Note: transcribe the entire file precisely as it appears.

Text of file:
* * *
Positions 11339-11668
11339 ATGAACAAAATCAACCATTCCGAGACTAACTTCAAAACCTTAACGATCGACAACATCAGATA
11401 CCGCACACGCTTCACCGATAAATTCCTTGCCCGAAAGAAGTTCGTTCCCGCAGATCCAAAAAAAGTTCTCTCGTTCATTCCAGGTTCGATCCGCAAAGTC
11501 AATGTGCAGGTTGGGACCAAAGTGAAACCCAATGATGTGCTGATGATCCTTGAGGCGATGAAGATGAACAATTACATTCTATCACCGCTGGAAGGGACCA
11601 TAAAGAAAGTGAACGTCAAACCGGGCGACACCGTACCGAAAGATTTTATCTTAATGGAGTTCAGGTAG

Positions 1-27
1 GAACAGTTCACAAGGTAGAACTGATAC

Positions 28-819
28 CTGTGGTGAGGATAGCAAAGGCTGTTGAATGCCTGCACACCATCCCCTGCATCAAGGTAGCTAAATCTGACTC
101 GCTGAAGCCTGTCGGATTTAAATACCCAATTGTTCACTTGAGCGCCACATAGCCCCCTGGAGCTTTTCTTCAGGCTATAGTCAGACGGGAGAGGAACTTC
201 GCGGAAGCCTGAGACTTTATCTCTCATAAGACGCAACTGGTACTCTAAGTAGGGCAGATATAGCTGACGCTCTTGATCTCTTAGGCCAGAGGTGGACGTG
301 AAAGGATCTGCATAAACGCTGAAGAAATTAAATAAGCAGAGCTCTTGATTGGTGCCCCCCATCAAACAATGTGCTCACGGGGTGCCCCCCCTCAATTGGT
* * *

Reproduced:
Positions 11339-11668
11339 ATGAACAAAATCAACCATTCCGAGACTAACTTCAAAACCTTAACGATCGACAACATCAGATA
11401 CCGCACACGCTTCACCGATAAATTCCTTGCCCGAAAGAAGTTCGTTCCCGCAGATCCAAAAAAAGTTCTCTCGTTCATTCCAGGTTCGATCCGCAAAGTC
11501 AATGTGCAGGTTGGGACCAAAGTGAAACCCAATGATGTGCTGATGATCCTTGAGGCGATGAAGATGAACAATTACATTCTATCACCGCTGGAAGGGACCA
11601 TAAAGAAAGTGAACGTCAAACCGGGCGACACCGTACCGAAAGATTTTATCTTAATGGAGTTCAGGTAG

Positions 1-27
1 GAACAGTTCACAAGGTAGAACTGATAC

Positions 28-819
28 CTGTGGTGAGGATAGCAAAGGCTGTTGAATGCCTGCACACCATCCCCTGCATCAAGGTAGCTAAATCTGACTC
101 GCTGAAGCCTGTCGGATTTAAATACCCAATTGTTCACTTGAGCGCCACATAGCCCCCTGGAGCTTTTCTTCAGGCTATAGTCAGACGGGAGAGGAACTTC
201 GCGGAAGCCTGAGACTTTATCTCTCATAAGACGCAACTGGTACTCTAAGTAGGGCAGATATAGCTGACGCTCTTGATCTCTTAGGCCAGAGGTGGACGTG
301 AAAGGATCTGCATAAACGCTGAAGAAATTAAATAAGCAGAGCTCTTGATTGGTGCCCCCCATCAAACAATGTGCTCACGGGGTGCCCCCCCTCAATTGGT